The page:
Loeb announced that Dawson is Claire Temple, "a Nurse who works at Night," as he said. In comics, Night Nurse's real name is Linda Carter but might have been too similiar to the real life Lynda Carter, who played Wonder Woman in the 1970s. In comics, Claire Temple was a nurse that worked for Dr. Noah Bernstein, the man responsible for the prison experiments which gave Luke Cage his powers. At the time she was a divorce of Bill Foster (aka Goliath), and had a short-lived relationship with Cage that ended due to Temple's displeasure with Cage's dangerous career. She went on to become a doctor working in New York, and appeared in Brian Michael Bendis and Alex Maleev's Daredevil run. Given Temple's comic ties to Luke Cage, it's possible Dawson-as-Temple might carry over to the announced Luke Cage series on Netflix.
A clip showing Claire taking care of the injured Matt Murdock after pulling him off the street.
Going down the row, Loeb started talking about each character. He said Moore was cast last-second. Gunton said "one of my abilities is my sardonic wit," in the show.
DeKnight told a story about talking about Daredevil with Jeph Loeb when they were both working on Buffy the Vampire Slayer. "My favorite stories were the Miller run and the Bendis run - you'll really see that in the gritty tone of the show."
The actor playing Ben Urich, Vondie Curtis-Hall, said he's "really excited to play this part," and he loves playing someone that really looks at every aspect of the world.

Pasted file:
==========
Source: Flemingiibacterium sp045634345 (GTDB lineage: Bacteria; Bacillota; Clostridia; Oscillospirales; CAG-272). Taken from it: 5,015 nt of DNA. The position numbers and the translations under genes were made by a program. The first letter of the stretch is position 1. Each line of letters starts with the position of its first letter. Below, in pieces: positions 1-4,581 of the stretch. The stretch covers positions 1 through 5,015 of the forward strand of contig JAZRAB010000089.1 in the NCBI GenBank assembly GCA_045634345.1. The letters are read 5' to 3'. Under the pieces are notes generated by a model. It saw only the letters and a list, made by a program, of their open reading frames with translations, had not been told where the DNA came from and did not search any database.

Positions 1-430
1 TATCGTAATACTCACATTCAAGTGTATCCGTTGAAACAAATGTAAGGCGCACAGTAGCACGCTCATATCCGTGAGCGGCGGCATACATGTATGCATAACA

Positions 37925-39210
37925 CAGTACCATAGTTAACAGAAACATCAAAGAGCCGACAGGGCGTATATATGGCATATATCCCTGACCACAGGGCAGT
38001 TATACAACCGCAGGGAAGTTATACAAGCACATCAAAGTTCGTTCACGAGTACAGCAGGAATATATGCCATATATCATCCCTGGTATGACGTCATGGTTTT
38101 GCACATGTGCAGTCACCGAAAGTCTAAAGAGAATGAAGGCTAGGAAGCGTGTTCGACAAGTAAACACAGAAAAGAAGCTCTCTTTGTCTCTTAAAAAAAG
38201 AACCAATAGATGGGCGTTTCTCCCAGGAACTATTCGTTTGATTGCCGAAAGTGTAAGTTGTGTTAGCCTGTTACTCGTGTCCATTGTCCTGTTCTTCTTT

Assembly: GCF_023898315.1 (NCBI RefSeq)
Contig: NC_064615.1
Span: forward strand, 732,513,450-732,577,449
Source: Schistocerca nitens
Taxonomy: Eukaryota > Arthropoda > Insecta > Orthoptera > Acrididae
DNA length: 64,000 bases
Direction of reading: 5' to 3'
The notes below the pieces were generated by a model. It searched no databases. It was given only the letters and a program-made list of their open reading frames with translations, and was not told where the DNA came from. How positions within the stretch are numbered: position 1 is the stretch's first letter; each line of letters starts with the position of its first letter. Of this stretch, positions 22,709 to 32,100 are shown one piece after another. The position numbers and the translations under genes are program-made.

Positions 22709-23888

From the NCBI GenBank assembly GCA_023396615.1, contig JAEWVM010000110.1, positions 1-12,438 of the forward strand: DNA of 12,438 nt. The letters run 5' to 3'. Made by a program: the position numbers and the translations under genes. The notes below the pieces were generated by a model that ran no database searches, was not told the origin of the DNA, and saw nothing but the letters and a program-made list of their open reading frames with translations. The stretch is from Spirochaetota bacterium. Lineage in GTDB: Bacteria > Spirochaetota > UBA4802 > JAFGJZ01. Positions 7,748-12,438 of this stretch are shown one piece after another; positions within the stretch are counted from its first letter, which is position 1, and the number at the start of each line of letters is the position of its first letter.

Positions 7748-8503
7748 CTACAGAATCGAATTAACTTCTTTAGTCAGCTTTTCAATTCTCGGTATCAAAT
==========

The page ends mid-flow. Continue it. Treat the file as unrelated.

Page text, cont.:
Zurer said that Vanessa is the kind of person that "if you say don't go in that door, she will. And Mr. D'onofrio is fabulous, he gets you into that place and that moment. It is what it is."
And then, a clip of Vanessa and Wilson Fisk meeting for the first time. She is a gallery worker and he's looking at a piece of art. There is very interesting cinematography. Close shots of Fisk's fingers twitching and his cuff link. It's a very soft, nuanced scene - not something we've seen a lot of in these types of movies and shows.
"Our Wilson Fisk is a child and he's a monster," D'Onofrio said. "Everything he does comes from his foundation of morality inside himself. Meeting Vanessa, the one thing she does for him so far is brings him out of the shadows." He praised how personal they make it all and said it's a blast so far.
DeKnight talked about the "moral grey area of Matt Murdock, being a lawyer by day and a vigilante at night. We lean into him being one bad day from becoming Frank Castle. With Wilson Fisk, you'll hear an idea and go 'that's actually a pretty good idea.' You'll root for him sometimes."
Elden Henson sent his audition for the role of Foggy on his phone from the set of Hunger Games. "It's been really great," the actor said. "I didn't have as much time as I've normally had to prepare for a role. It was great working with Charlie and Deborah. It's really nice to come to work every day and be excited about being with these people you're spending 12 hours a day with."
Woll was cast, came directly from the set of her last shoot on True Blood to start shooting on Daredevil the next day. "I love playing Karen - the most interesting characters are flawed."